Immunosuppressive therapies are used for certain conditions where inflammation in the lungs may also occur, such as hypersensitivity pneumonitis or autoimmune diseases including rheumatoid arthritis and systemic sclerosis. If you have IPF, find out about anti-fibrotic treatments.
Steroids are anti-inflammatory medicines. When you are first diagnosed, you may be put on a high dose of steroids. The aim of the treatment is to reduce inflammation in your lungs in order to quickly bring the disease under control.
- Prednisolone is the most commonly used steroid.
- Take your medicines as prescribed by your medical team. It can be dangerous to come off steroids without discussing it with them first.
- Your medical team will monitor you regularly and help you manage any side effects.
- It’s normally best to take steroids with or straight after food.
Need to know about steroids
- The most common side effects are increased appetite and weight gain, mood changes, indigestion and difficulty sleeping. But there are many other potential side effects.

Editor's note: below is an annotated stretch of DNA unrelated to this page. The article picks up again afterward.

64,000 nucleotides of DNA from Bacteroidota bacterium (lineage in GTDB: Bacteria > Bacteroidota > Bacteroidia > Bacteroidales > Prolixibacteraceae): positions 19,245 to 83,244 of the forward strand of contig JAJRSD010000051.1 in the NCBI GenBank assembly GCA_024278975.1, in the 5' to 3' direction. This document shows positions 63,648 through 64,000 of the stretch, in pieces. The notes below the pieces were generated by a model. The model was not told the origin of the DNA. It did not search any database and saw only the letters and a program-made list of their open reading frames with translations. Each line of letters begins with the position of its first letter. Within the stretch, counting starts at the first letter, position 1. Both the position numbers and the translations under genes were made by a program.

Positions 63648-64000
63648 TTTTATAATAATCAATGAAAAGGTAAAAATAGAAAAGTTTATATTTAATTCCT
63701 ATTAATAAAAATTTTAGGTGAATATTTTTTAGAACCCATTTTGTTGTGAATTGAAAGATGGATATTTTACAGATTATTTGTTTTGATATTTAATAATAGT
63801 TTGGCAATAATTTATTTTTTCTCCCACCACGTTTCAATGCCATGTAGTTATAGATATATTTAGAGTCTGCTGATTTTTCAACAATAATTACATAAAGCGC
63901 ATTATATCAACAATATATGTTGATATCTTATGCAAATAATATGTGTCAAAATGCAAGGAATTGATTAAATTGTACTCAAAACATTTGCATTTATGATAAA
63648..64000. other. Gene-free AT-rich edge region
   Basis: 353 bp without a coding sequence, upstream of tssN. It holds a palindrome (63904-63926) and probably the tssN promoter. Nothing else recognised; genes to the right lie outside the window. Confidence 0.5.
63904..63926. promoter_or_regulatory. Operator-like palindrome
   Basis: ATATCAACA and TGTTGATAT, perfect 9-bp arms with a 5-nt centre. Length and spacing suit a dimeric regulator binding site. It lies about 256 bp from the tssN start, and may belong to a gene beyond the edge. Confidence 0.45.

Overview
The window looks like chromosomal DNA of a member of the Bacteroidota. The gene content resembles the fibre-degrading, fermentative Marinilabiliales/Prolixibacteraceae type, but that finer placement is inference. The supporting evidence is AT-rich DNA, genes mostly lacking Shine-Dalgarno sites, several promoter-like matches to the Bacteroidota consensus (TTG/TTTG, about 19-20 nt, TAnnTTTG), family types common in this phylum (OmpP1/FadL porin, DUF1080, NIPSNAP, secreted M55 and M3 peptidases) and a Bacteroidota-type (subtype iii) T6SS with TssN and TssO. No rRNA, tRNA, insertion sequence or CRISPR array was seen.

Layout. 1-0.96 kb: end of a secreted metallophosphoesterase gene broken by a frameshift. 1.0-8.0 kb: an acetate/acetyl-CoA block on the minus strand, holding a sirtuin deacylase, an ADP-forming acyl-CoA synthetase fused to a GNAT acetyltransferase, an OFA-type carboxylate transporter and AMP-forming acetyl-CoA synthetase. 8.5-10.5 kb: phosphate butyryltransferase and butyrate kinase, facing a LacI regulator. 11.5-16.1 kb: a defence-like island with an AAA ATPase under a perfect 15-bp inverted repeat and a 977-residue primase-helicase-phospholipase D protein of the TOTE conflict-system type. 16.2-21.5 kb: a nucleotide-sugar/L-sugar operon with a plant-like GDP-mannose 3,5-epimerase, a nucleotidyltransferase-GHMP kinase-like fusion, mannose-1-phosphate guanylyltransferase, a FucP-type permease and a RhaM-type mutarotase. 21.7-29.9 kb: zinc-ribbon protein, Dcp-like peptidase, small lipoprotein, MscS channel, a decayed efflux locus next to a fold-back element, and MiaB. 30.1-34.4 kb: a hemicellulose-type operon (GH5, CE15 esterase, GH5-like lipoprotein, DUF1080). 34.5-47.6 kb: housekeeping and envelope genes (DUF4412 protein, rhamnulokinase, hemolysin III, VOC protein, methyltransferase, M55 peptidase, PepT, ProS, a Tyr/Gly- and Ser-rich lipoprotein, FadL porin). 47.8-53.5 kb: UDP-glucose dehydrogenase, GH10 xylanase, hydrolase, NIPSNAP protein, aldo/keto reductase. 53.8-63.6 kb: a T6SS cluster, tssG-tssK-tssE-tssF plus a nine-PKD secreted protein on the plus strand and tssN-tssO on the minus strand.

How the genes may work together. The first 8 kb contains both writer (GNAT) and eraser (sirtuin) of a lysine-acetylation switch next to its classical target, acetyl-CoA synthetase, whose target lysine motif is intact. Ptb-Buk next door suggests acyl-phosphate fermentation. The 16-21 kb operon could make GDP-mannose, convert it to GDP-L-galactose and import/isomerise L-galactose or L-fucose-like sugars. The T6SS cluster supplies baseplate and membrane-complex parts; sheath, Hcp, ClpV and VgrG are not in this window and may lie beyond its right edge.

- If you are on steroids for a long time, you may develop osteoporosis (thinning of the bones), high blood sugar (diabetes), high blood pressure or cataracts. You will also have an increased risk of developing particular infections such as shingles or measles.
- If you notice any changes in your body (not just your breathing), discuss them with your medical team as soon as you can.
Every few months, my medical team reviews my medication to check that it’s still beneficial for me to be on steroids.
- Immunosuppressants are used to dampen down overactive parts of your immune system.
- If your pulmonary fibrosis is caused by an autoimmune disease (such as rheumatoid arthritis, autoimmune myositis, Sjogren’s syndrome or systemic sclerosis) or hypersensitivity pneumonitis, you may take an immunosuppressant to reduce inflammation in your lungs.
- Immunosuppressants used to treat these conditions include mycophenolate mofetil, cyclophosphamide, methotrexate, rituximab and azathioprine.
- The side effects for immunosuppressants vary depending on which drug you’re taking. Your medical team or pharmacist should talk to you about the side effects when prescribing you with immunosuppressants. Discuss any new changes in your body with your medical team as soon as you notice them.